Only Netflix would ever consider greenlighting a show about a talking horse trying to revitalize his acting career in Hollywood. If you think for a second that Bojack Horseman is going to be an edgier rehash of Zootopia then you are dead wrong. Bojack Horseman’s animal cracker aesthetics is a trojan horse for a deeply compelling dramedy about purpose, relationships and narcissism. With each new season, we begin to truly see how the titular Bojack moves from one stage of his existential mid-life crisis to the next. All while being accompanied by a cast of colourful and yet weirdly relatable characters. As of January this year, the series has finally concluded and believe me when I say that it is one doozie of an ending!
There’s always been this longheld perception of the vapidity, pretentiousness and hollowness of the Los Angeles cultural industry. Admittedly, those more acquainted with the liberal arts scene will manage to catch all the delicious little digs and bits found in its episodes. Still, there’s still plenty of fun to be had thanks to the show’s sharp writing and terrific voice performances by actors like Will Arnett, Aaron Paul, Amy Sedaris and Alison Brie. Watch it long though and you’ll start to feel a strong attachment to the character of Bojack and his need for self-actualization. There were definitely some moments when I teared up, especially at the flashbacks of his childhood. Again, I reiterate the point that only Netflix can make us ponder on the significance of existence using a series about a talking horse thespian.
4. Rick and Morty
What started off as a cult hit has now exploded into a cultural phenomenon and for good reason too! Created by Community’s Dan Harmon and Justin Roiland, Rick and Morty follow the adventures of alcoholic, sociopathic mad scientist Rick Sanchez and his mostly normal, teenage grandson Morty Smith. They travel to alien planets, mess with the fundamental laws of the universe and occasionally ruin the lives of individuals, communities or whole worlds. It’s hard to even begin to describe Rick and Morty’s appeal seeing that the series is so layered. If you’re someone who enjoys high-concept science fiction or fantasy then you’ll love this show. There are episodes that deal with quantum physics, biological sentience, Lovecraftian horror, multiversal travel and time paradoxes.
Pop-culture connoisseurs will invariably find themselves laughing on the floor if not clutching their pearls at Rick and Morty’s irreverent jabs at TV and film tropes. With all this madness going on, I found it miraculous that the show still manages to establish an impressively consistent continuity of both events and character development. Whether it be through subtle visual easter-eggs or with direct references to previous episodes, there’s always a real sense of presence to the series’ world and those who inhabit it. One of the main emotional cores behind the entire show is Rick’s emotional repression and fatalistic worldview. Every new episode slowly unravels his cold indifference to reveal a longing for wholeness. Will we ever see Rick find meaning and purpose? Hopefully not for another three more seasons.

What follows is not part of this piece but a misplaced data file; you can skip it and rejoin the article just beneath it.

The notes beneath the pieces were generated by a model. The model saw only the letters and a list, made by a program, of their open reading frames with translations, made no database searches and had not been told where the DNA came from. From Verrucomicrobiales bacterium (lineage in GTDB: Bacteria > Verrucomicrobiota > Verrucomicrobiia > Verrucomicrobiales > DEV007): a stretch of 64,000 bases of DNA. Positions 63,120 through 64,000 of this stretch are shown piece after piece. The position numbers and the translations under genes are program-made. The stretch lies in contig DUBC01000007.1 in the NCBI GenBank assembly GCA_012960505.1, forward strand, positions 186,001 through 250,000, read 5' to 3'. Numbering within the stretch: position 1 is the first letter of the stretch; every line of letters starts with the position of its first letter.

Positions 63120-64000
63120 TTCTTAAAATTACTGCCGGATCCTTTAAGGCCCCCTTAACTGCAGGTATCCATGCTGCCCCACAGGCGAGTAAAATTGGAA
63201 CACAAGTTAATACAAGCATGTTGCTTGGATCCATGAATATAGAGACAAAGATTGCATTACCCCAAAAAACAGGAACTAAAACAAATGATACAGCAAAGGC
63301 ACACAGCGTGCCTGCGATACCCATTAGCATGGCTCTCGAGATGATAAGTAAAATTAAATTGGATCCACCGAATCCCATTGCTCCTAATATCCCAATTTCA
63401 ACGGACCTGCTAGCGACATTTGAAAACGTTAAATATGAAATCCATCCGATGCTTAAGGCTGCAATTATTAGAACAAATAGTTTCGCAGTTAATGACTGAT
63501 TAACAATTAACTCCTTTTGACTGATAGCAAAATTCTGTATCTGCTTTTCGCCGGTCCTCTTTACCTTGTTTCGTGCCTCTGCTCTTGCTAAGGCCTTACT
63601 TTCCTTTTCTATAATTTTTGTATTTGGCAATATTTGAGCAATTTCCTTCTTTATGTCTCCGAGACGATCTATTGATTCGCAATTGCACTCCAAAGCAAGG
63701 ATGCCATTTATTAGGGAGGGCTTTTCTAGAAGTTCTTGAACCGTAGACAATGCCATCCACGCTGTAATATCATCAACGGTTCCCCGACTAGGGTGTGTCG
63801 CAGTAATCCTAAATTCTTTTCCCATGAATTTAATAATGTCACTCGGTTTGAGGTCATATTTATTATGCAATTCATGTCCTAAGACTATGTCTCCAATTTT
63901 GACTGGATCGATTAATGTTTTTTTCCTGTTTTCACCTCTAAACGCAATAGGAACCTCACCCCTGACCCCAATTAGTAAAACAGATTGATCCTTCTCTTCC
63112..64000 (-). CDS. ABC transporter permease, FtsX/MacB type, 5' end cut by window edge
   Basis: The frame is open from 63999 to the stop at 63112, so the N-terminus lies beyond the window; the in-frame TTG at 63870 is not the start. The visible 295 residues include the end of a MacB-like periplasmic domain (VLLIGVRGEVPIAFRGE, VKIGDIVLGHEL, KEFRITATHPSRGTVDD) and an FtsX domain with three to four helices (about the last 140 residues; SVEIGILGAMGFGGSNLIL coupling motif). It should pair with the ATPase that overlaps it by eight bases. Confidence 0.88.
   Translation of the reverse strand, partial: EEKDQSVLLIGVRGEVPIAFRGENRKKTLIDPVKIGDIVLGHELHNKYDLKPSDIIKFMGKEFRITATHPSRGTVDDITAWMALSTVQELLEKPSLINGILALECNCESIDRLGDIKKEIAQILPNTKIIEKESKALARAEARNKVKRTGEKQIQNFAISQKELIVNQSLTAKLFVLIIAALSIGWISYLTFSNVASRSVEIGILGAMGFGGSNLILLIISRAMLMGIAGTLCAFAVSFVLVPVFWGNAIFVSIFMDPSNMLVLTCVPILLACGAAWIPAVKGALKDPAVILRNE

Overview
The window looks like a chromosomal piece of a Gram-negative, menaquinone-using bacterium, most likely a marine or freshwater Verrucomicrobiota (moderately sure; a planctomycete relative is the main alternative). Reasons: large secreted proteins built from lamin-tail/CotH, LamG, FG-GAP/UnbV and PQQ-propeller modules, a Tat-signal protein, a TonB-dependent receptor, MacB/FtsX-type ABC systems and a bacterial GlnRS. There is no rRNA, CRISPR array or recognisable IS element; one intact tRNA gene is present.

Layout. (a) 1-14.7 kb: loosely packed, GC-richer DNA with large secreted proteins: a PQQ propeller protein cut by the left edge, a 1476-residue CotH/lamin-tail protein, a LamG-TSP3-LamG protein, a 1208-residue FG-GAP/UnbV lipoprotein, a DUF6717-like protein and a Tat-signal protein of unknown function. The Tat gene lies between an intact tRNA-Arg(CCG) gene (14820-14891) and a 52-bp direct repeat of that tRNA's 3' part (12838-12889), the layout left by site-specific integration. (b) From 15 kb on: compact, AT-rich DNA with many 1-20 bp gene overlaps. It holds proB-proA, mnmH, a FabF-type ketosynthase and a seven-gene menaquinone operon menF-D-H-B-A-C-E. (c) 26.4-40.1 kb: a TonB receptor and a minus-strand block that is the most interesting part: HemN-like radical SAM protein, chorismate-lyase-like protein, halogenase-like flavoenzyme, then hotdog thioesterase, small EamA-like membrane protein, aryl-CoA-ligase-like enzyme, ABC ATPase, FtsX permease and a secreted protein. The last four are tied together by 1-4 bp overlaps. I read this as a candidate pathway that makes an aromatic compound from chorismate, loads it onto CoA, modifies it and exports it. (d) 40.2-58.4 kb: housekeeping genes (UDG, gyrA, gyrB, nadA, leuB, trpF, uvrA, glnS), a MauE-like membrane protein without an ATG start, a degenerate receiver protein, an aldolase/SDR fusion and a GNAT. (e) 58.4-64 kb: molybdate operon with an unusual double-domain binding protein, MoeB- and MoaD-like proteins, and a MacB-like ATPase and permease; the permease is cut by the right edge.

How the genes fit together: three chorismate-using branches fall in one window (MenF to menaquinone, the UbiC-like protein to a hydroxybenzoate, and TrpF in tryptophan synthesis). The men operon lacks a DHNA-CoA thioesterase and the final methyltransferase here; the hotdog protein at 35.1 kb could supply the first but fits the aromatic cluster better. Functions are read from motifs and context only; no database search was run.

5. South Park
Against all odds, Matt Stone and Trey Parker’s animated abomination has stood the test of time of over 20 years. Regardless of your personal beliefs, preferences or ideologies, South Park guarantees one thing: You will be offended. I don’t care how far-right or left-leaning you are, South Park is coming for you. Are you a fairly religious conservative? Well, there’s an episode where the Abrahamic God is depicted as a deformed, possum monster. Are you a well-meaning liberal centrist? Then be prepared to have your pseudo-intellectual moral platitudes taken down by throwaway lines calling out your hypocrisy. Oh, and you best believe that there are some pretty offensive representations of sexual, racial and religious minorities. I won’t lie, South Park has at times made a tad uncomfortable and that is precisely why I adore this series!
Unlike shows like Family Guy, South Park actually uses its shock value to good effect. Namely to deliver timely and relevant social commentary. Its latest season dealt hot-button issues like China’s growing cultural influence in western media, censorship, “politically correct” (PC) culture and the monopoly of streaming services. I dare you to find a TV series where an ignorant American hipster pot-farmer strangles Winnie the Pooh to death in a bid to appease the Chinese government. Yes the series is terribly vulgar and some of its antics will make you question your notions of common decency but it’s all so well written. You don’t have to pay to visit fancy avant-garde art exhibits to see profound societal critiques, you can just sit at home and watch South Park.